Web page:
Wolverines protected?

Feds propose listing wolverines as an endangered species

Federal wildlife officials have proposed protecting wolverines under the Endangered Species Act.

The notoriously fierce scavenger-predators (commonly referred to as “mountain devils” and “skunk bears”) build dens in deep alpine snow to rear their young, according to the Los Angeles Times. As climate change has reduced snowfall and prompted earlier spring melts, wolverines in the contiguous United States could lose 31 percent of their habitat over the next 30 years and 63 percent of their habitat over the next 75, the U.S. Fish and Wildlife Service proposal noted.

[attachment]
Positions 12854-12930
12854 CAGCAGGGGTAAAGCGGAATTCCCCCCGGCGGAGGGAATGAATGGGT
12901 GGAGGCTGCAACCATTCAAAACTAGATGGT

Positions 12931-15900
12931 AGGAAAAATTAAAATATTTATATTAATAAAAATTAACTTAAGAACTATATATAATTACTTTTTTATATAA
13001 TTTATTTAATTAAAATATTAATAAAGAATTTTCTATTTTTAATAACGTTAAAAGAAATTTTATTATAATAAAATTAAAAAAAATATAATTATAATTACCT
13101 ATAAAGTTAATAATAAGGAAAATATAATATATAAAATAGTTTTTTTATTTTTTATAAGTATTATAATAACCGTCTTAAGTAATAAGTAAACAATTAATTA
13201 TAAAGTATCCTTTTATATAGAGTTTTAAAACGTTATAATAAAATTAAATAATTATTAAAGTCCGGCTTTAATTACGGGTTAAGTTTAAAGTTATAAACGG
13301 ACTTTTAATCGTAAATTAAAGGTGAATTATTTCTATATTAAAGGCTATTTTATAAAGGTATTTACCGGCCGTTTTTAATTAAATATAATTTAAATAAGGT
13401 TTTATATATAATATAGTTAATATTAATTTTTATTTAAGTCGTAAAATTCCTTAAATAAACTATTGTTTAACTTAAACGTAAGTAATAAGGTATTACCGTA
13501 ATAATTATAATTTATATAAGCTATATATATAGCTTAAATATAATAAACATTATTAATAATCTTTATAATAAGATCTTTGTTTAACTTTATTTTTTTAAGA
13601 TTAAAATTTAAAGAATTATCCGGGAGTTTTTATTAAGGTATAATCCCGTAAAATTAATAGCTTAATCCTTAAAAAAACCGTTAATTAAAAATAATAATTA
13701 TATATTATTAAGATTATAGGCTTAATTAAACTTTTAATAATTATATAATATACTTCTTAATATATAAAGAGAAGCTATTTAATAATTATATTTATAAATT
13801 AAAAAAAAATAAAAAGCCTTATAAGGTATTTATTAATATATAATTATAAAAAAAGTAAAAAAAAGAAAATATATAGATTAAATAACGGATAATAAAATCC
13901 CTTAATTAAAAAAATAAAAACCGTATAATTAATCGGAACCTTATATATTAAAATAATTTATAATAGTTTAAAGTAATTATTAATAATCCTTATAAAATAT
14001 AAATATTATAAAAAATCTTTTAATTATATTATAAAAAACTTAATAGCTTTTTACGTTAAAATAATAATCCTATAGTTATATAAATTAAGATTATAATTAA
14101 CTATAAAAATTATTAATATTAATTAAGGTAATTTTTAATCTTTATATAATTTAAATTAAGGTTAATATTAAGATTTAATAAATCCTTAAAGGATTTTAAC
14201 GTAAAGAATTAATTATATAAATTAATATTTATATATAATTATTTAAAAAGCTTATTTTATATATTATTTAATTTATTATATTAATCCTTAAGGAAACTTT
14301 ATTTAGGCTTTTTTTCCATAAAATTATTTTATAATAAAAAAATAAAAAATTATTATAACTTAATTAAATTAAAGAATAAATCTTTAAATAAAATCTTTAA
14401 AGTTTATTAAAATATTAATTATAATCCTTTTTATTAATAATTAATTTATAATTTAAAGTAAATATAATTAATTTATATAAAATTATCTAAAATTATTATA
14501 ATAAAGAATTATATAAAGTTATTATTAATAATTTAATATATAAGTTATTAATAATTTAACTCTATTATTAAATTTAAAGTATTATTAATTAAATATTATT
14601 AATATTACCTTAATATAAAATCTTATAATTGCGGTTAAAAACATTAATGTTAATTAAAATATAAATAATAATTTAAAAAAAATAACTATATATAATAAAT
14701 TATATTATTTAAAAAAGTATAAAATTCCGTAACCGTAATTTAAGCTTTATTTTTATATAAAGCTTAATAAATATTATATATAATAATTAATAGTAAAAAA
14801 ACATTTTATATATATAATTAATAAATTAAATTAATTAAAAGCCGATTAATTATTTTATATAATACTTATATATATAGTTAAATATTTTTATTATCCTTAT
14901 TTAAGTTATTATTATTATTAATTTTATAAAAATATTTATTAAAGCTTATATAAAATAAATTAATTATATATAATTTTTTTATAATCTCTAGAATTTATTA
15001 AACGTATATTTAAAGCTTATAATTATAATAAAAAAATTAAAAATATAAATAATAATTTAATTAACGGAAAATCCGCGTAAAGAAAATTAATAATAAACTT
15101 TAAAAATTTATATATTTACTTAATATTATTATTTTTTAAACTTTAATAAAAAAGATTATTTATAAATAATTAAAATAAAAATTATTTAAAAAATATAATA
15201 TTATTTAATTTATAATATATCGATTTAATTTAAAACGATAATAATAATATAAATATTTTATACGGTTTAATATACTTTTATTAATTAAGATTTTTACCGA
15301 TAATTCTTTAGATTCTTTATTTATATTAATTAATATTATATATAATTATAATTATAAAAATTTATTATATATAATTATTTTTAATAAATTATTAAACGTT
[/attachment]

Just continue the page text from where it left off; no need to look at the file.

There are only 250 to 300 wolverines estimated to be in the contiguous United States, with most living in the northern Rocky Mountains; a smaller group lives in the North Cascades. One lone wolverine was recorded living in the Sierra Nevada.

Trapping and predator control nearly drove wolverines in the lower 48 states to extinction in the early 20th century. The proposed protections would not apply to wolverines in Alaska.